Behind the Scenes: Auditions & Acting
Getting off the elevator and entering the rehearsal studio — a maze of small, pastel-painted, mirrored rooms, complete with ballet barres — and seeing the young actors primping and pacing, perusing scripts and listening to music on their iPods, I was happy to be a guest, invited to observe auditions. I’d bid to spend a day with the casting director at the Shakespeare Theatre of New Jersey’s gala. Last year, I appeared once in the company’s production of “To Kill A Mockingbird” and wanted a different experience this time.
The casting director and play director were auditioning for “Oliver Twist” to be performed in September. The play, adapted by Neil Bartlett, combines Dickens’ language, 12 actors playing many roles and music representative of Victorian England. Each actor had a 10-minute slot to audition, sort of speed dating with a script. Two company members assisted as readers, assuming various roles as the script demanded. Immediately, I felt like a nervous stage mother, wanting each actor to do well.
The casting director assured me that after seeing a few, I’d recognize differences, and he was right. I could tell who had studied accents, had dressed for the role, who acted but wasn’t melodramatic, who understood the role and scene. I learned that even if an actor presented well, the directors had to consider the entire ensemble. There has to be a balance between equity and non-equity actors. The company has to fit together; everything is balanced, including height, weight and appearance.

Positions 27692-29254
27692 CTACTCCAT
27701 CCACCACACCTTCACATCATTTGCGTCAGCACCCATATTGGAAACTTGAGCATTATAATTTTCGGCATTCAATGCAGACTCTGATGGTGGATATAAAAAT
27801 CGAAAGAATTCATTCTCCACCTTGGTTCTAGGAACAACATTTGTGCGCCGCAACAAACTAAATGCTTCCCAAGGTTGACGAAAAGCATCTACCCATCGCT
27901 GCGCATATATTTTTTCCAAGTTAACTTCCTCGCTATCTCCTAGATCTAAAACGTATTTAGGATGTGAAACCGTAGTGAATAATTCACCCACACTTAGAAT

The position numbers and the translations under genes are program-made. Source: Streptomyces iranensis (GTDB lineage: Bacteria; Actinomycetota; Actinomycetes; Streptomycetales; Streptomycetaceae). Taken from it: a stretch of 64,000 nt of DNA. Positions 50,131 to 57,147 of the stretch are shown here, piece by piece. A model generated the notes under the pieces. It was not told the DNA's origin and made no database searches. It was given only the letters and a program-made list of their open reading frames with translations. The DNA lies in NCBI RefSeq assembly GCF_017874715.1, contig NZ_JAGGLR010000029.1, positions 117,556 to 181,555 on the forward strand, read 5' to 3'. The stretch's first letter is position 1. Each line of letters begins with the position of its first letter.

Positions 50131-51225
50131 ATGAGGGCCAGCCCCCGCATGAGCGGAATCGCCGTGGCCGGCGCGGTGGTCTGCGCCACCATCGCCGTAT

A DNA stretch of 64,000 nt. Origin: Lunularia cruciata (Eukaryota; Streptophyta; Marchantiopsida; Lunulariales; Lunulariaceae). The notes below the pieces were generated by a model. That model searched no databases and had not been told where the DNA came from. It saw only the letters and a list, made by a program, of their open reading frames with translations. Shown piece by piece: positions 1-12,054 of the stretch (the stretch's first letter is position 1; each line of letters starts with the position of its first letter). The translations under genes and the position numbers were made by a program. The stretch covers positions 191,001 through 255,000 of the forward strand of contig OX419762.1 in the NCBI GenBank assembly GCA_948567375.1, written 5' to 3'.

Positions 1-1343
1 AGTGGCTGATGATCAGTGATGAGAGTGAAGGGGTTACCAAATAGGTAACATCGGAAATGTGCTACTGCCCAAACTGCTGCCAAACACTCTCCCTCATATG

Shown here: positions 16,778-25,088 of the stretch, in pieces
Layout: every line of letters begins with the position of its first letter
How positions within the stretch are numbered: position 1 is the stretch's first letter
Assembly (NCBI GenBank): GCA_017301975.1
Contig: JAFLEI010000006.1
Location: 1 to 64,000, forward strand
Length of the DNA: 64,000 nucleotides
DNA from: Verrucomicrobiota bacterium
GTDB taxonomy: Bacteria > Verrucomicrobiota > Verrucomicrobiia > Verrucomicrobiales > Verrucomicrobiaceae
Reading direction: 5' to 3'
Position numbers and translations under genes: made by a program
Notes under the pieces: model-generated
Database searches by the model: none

Glancing at their resumes, I remarked at the various skills listed. Hand whistling, accents, musical instruments, and drivers’ licenses (good for films) among them. In the morning I watched about 20 auditions, two actors were asked to return for a callback the next day. One of the readers told me: “On average we go on 10 auditions a week. Success is great; failure is expected.”
I’d heard this sentiment expressed a week earlier when I interviewed the cast of Athol Fugard’s 1989 “My Children! My Africa!” at the Signature Theatre for Education Update. The play closed after a seven-week run, and the three actors were heading to different locations and projects. They shared how they got into acting and the role of theater in their lives.
The play, a story set in 1984 as apartheid begins to unravel, centers on a South African teacher and his students, a white woman and a black man, who meet during a debate competition. Generations and ideals clash as the teacher, Anela Myalatya, called “Mr. M,” sticks to traditional views.
For James A. Williams, the role as Mr. M wasn’t too far a stretch from what he does offstage. Directing a theater program for incarcerated youth in Minneapolis, he hopes to impart to others what his high school counselor did for him decades ago in St. Louis. “She told me, ‘I’m not going to give up on you even though you’ve given up on yourself.’ She handed me a stack of college applications and told me to sign them. College wasn’t a world I grew up in. People I knew got a job. They drove cabs. They worked for the steel mill, or Anheuser-Busch or McDonnell Douglas,” Williams said.
Allie Gallerani, who played the character Isabel Dyson, grew up in North Carolina watching musicals on television and participating in local children’s theater groups. She did her thesis at Northwestern on Athol Fugard, who met the actors during rehearsal of “My Children! My Africa!”
“He let us be ourselves. We didn’t want to disappoint him but felt so honored to have him around to answer our questions.” Gallerani said.
Like James A. Williams, Stephen Tyrone Williams (no relation), became an actor thanks to a high school drama teacher who convinced him to audition for the school musical. He sees many parallels between his character in the play, Thami Mbikwana, and himself. “We’re both students fighting against teachers who are trying to help us; we’re really fighting against ourselves,” he said.
Listening to them talk about their passion for acting, I remembered how I loved participating in my high school musicals, how my children loved theater at school, and how I infused drama in teaching whenever I could. I thought about the young people I met from this play and the ones I observed auditioning. Their passion for their art permeates the room.
PHOTO CAPTION: L-R: James A. Williams, Allie Gallerani and Stephen Tyrone Williams